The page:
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Drunk driving charges dropped against woman with 'brewery' stomach condition

By Ben Hooper Contact the Author   |   Dec. 29, 2015 at 1:01 PM

HAMBURG, N.Y., Dec. 29 (UPI) -- A New York state judge dismissed drunken driving charges against a woman whose lawyer said her medical condition turns her stomach into a "brewery."

Judge Walter Rooth, a Hamburg town justice, dismissed the charges of driving while intoxicated and aggravated driving while intoxicated after Joseph Marusak, the 35-year-old defendant's attorney, said his client suffers from "gut fermentation syndrome."

Marusak said the woman's digestive system creates too much yeast, causing her stomach to act as a "brewery" and turn food into alcohol.

The woman was pulled over Oct. 11, 2014, and police said she admitted to drinking three cocktails earlier in the day. A Breathalyzer test measured her blood alcohol content at .33 -- well over the .08 legal limit.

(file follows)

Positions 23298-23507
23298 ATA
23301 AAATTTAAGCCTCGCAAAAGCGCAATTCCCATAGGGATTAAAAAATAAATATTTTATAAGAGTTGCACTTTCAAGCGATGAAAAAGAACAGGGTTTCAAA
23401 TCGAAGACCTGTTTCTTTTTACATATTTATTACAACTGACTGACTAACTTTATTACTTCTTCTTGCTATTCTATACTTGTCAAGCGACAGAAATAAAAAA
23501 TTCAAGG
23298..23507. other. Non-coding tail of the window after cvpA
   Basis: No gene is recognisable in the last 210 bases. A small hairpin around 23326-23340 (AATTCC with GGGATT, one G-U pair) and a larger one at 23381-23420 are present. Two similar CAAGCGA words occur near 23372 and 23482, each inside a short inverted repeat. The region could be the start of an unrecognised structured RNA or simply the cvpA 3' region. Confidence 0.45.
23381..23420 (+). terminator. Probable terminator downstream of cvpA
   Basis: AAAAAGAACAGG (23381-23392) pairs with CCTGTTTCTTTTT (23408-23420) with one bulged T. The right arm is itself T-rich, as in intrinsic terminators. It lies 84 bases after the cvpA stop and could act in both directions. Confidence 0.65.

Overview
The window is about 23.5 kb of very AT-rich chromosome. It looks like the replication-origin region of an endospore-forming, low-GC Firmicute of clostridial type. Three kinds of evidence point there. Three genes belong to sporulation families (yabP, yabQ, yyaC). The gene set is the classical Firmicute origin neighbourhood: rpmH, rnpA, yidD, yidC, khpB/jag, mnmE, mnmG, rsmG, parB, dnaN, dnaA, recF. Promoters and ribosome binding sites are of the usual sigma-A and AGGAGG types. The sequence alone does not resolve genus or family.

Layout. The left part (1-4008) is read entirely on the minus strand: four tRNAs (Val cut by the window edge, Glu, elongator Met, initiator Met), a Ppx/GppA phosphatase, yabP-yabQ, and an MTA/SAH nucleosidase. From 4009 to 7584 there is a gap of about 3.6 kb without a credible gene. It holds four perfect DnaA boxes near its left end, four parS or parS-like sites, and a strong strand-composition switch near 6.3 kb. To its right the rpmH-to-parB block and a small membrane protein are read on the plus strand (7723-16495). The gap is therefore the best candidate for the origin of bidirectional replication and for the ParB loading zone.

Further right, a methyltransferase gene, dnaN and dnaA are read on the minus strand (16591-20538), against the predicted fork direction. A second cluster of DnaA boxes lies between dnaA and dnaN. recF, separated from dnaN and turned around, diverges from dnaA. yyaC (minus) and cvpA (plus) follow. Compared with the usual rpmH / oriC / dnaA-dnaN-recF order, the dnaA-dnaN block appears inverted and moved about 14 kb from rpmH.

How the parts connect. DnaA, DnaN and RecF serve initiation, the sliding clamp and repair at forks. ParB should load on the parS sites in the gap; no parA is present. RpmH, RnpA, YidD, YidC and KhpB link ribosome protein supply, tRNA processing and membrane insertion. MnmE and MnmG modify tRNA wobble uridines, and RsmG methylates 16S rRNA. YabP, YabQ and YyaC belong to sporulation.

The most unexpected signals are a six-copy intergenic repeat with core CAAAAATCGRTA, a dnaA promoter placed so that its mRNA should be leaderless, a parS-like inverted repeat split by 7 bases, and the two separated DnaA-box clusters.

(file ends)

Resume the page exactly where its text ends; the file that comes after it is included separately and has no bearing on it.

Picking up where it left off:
Marusak said doctors measured his client's BAC over the course of a 12-hour period when she had not been drinking alcohol.

"Her blood alcohol level was repeatedly measured at very high levels -- .279, then .379 and then .40 – extremely high levels," Marusak was quoted as saying by The Buffalo News. "We then took blood samples and refrigerated them, and took them to the Erie County Medical Center lab to be examined. Again, those levels came out extremely high."

The lawyer said his client hasn't had an incident related to the disease since changing her diet earlier this year.

Hamburg Police Chief Gregory Wickett stood by the decision to charge the woman.

"She was highly intoxicated, as shown by the Breathalyzer. Our officers did the right thing in getting her off the road," Wickett said. "Whether she has a medical issue that caused it is not for me to decide."

Prosecutors said they plan to appeal to have the charges reinstated.

A pair of Texas doctors authored a study in 2013 detailing the case of a man who was found to have gut fermentation syndrome after being drunk for five consecutive years.

The authors said the man's doctors and family members had thought he was secretly sneaking alcoholic beverages until the extra yeast in his stomach was discovered.

The man was treated with anti-fungal medications.

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